“Wanting a child" is a strangely mild phrase to cover a desire that can punch one in the gut, and leave a constant thrumming in one's ears, hands and knees.

It is warm and deliciously tactile, yet comparable to a war-like rage. Like an obscenely powerful hoover, it vacuums up your inner rational voice, leaving you reckless of loss, care and peace.

But the inner rational voice fights back with reminders of easy delights, such as the day-to-day agency whereby it is you who decides where to go, and when. At work or among friends, the clarion calls of careeer ambition cause us to pause and reconsider these bodily urges. So we offer ourselves an argument and a promise: “Yes, but not yet".


Further education and training make early childbearing difficult - the average age at which a woman has her first child is now thirty.

Biology always ticks away: as children we may want to speed it up; as adults we might want to slow it down, or turn it back. The timeline for female fertility is less visible, and more difficult to gauge, but it is there. Increased opportunities for further education and training make early childbearing difficult. In turn, the optimal age for having a child continues to be pushed back.

In the UK, the average age at which a woman has her first child is now thirty. Yet career progression is not speeding up and career pressures are not easing. Instead, the deep-seated negotiations, often barely articulated, between baby hunger and the rational voice inside our head get more and more complicated and prolonged. Ten years ago, Sylvia Ann Hewlett blasted a warning that continues to lodge in the female psyche: in thinking they can delay motherhood, women have been “sold a bill of goods" by a media intent of hyping miracle babies; as a result, many would be infertile by the time the time was ripe for children.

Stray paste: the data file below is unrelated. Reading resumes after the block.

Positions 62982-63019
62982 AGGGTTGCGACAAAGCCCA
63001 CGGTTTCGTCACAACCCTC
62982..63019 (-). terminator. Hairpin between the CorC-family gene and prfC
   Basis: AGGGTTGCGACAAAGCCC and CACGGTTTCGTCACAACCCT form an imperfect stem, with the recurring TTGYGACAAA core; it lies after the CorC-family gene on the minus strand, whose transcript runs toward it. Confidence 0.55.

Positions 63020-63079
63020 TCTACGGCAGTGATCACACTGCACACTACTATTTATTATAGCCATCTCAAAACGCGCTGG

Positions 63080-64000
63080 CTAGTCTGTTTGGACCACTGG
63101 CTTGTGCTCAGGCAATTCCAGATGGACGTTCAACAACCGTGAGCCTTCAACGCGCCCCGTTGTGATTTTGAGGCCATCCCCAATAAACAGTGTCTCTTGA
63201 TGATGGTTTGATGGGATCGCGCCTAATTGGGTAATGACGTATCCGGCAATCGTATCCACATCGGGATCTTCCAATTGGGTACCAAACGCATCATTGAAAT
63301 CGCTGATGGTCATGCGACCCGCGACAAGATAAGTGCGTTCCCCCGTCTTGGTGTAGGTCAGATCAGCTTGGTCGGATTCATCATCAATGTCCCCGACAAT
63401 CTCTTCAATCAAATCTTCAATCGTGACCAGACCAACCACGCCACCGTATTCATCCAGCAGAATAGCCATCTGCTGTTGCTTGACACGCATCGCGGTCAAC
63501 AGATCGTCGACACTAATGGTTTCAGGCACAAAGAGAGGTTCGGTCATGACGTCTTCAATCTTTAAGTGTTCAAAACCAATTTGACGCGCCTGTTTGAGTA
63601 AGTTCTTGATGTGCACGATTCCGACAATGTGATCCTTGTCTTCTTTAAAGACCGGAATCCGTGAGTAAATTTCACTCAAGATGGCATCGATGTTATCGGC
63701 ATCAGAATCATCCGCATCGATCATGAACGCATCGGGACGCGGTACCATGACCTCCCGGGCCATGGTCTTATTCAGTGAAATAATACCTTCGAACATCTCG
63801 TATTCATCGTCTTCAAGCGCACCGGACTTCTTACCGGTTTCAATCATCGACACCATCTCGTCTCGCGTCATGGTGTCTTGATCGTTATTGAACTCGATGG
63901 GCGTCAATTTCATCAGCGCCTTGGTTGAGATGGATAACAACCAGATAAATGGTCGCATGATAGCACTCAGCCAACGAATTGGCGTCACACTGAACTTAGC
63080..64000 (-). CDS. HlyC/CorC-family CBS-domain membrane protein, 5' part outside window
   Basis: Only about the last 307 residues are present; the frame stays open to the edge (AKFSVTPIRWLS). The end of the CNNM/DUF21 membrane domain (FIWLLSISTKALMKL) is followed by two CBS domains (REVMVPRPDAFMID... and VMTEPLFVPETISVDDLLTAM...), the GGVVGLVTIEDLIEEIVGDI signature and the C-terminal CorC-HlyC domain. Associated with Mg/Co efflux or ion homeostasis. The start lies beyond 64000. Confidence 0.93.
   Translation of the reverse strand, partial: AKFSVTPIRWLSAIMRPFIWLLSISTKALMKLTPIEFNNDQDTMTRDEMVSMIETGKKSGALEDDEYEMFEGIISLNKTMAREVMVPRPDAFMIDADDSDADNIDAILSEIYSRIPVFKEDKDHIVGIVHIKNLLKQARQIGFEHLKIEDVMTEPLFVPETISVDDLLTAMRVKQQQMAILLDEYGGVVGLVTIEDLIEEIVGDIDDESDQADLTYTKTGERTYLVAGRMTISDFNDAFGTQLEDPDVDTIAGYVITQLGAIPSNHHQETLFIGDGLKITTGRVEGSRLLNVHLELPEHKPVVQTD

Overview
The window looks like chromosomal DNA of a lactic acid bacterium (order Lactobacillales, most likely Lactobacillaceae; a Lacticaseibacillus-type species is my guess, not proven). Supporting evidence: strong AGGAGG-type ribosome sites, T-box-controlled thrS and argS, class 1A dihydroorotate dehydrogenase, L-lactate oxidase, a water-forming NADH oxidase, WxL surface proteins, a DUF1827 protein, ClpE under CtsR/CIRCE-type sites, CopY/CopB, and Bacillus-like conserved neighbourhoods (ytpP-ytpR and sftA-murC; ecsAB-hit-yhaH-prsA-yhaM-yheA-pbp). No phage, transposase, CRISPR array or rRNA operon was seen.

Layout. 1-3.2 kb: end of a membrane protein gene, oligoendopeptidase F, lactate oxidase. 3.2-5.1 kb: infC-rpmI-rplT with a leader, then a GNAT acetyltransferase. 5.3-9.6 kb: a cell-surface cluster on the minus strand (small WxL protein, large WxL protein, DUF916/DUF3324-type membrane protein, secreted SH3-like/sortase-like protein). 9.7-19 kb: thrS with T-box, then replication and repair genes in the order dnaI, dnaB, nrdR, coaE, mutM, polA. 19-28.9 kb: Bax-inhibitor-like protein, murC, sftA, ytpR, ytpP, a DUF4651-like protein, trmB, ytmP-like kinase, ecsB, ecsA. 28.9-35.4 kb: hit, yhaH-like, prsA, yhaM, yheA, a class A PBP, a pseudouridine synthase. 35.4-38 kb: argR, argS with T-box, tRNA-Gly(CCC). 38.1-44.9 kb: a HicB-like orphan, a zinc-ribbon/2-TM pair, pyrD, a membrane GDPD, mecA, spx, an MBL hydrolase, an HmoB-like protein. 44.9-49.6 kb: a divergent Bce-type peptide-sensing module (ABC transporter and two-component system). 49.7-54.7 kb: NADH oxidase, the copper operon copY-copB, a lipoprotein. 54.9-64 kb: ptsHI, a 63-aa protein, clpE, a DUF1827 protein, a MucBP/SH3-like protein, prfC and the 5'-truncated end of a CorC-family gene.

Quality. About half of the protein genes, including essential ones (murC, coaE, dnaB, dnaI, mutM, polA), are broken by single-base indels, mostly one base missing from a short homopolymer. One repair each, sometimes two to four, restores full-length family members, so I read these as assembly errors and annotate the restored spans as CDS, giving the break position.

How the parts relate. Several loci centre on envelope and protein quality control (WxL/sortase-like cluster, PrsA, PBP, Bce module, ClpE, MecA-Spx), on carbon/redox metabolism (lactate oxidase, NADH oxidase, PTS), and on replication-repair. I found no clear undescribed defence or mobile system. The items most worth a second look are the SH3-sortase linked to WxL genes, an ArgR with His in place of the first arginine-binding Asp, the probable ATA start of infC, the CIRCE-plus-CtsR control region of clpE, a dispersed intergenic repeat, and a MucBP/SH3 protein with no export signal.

Hewlett says that your priorities in your thirties should be to find a suitable partner and have children and later, you can find an on-ramp back into a career. While, Hewlett is right to point out the relentless nature of the biological clock, the advice she gives young women is often impossible to follow. It is an excellent blueprint, but life does not always match the blueprint we make of it. And it smacks of making do, which is particularly difficult for Generation Y, who have higher expectations than previous generations.

In my early thirties, when my life was constrained by young children and a fledgling, vulnerable career, I wrote a book called Working Women Don't Have Wives, in which I argued that the persistent stalemate in equality arose from the fact that a good career was structured by the assumption that the worker had a wife at home servicing all domestic and family responsibilities. What I did not quite admit to then, was that the visceral need to be with my children, to watch them, to care for them and be their primary person, was more powerful than any structural bias.


We inhabit a culture that offers age-defying promises and this is why we often ignore the relentless pressure of our biology.

The biological clock does not stop with childbirth. As children grow, our need for them and theirs for us changes but persists. As my own daughter became a mother, I saw how little things had moved on. In spite of huge social change, the dilemmas persist. In fact, I now see them spread across generations, as I once again consider how I might re-assess my time commitments to support my child who is now both mother and career woman. If this sounds soft or indulgent, then I draw on evolutionary psychology to defend my gut response: menopause, it is now believed, serves an evolutionary purpose. It allows women who are still young enough to be active contributors to family and society, to be free of child bearing so that they can help their own children bring up their children.

Some believe that societies did not settle and gel until older women lived long enough to contribute to the care of their grandchildren. So now I look back and see the long sweep of that clock: how sensible to have your own children at a young age so that you have a fighting chance to be fit and active when they have children.

We inhabit a culture that offers age-defying promises and this is why we often ignore the relentless pressure of our biology. What is, or should be, more amenable to change, are assumptions about what a good career looks like and assessments based on where a successful woman should be at a given time in her life. But career pressures and insecurities persistently defy respect for the biological clock, and women who want to become mothers have to be very lucky to follow life's best blueprint.

Buy Sylvia Ann Hewlett's book Baby Hunger: The New Battle for Motherhood here.

Buy Terri Apter's book Working Women Don't Have Wives here.